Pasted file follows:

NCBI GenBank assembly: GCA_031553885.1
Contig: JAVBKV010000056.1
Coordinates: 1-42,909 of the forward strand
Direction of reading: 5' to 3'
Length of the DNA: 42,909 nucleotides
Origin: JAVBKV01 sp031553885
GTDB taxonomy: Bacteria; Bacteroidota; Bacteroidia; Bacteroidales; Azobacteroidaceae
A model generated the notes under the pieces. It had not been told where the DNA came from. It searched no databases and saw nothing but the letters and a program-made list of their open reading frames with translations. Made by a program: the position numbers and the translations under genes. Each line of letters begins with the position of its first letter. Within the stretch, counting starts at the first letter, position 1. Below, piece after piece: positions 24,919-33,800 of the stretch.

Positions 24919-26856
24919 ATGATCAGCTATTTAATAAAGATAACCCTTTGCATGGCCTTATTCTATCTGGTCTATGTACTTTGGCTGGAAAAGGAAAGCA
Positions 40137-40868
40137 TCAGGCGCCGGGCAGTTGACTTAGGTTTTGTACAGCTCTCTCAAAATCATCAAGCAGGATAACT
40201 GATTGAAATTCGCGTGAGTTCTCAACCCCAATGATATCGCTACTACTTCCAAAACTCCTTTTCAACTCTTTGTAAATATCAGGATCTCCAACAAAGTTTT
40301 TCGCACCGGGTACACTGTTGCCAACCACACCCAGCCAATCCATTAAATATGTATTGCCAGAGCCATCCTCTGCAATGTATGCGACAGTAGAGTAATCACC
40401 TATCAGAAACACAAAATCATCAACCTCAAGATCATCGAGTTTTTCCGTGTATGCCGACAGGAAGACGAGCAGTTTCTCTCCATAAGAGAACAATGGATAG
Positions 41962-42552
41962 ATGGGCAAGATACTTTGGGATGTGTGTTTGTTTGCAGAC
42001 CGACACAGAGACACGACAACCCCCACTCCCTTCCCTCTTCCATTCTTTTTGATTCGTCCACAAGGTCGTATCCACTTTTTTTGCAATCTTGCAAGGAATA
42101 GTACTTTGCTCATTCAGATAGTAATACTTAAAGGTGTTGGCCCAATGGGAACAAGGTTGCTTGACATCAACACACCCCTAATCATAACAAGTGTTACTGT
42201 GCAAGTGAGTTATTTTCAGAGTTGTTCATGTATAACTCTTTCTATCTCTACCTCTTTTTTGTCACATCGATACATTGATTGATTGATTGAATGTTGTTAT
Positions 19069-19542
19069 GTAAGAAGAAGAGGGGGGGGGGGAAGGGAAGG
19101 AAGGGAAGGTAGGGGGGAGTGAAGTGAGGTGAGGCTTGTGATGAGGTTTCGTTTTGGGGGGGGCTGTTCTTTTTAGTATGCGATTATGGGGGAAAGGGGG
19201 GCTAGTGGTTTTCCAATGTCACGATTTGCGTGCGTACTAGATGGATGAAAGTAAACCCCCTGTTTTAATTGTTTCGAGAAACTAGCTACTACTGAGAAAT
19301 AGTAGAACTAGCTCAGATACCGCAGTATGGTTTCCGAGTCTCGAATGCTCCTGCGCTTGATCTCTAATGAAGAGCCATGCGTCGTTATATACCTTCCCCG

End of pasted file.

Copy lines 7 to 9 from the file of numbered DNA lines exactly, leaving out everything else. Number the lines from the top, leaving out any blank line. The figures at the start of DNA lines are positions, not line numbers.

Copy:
GTDB taxonomy: Bacteria; Bacteroidota; Bacteroidia; Bacteroidales; Azobacteroidaceae
A model generated the notes under the pieces. It had not been told where the DNA came from. It searched no databases and saw nothing but the letters and a program-made list of their open reading frames with translations. Made by a program: the position numbers and the translations under genes. Each line of letters begins with the position of its first letter. Within the stretch, counting starts at the first letter, position 1. Below, piece after piece: positions 24,919-33,800 of the stretch.

Positions 24919-26856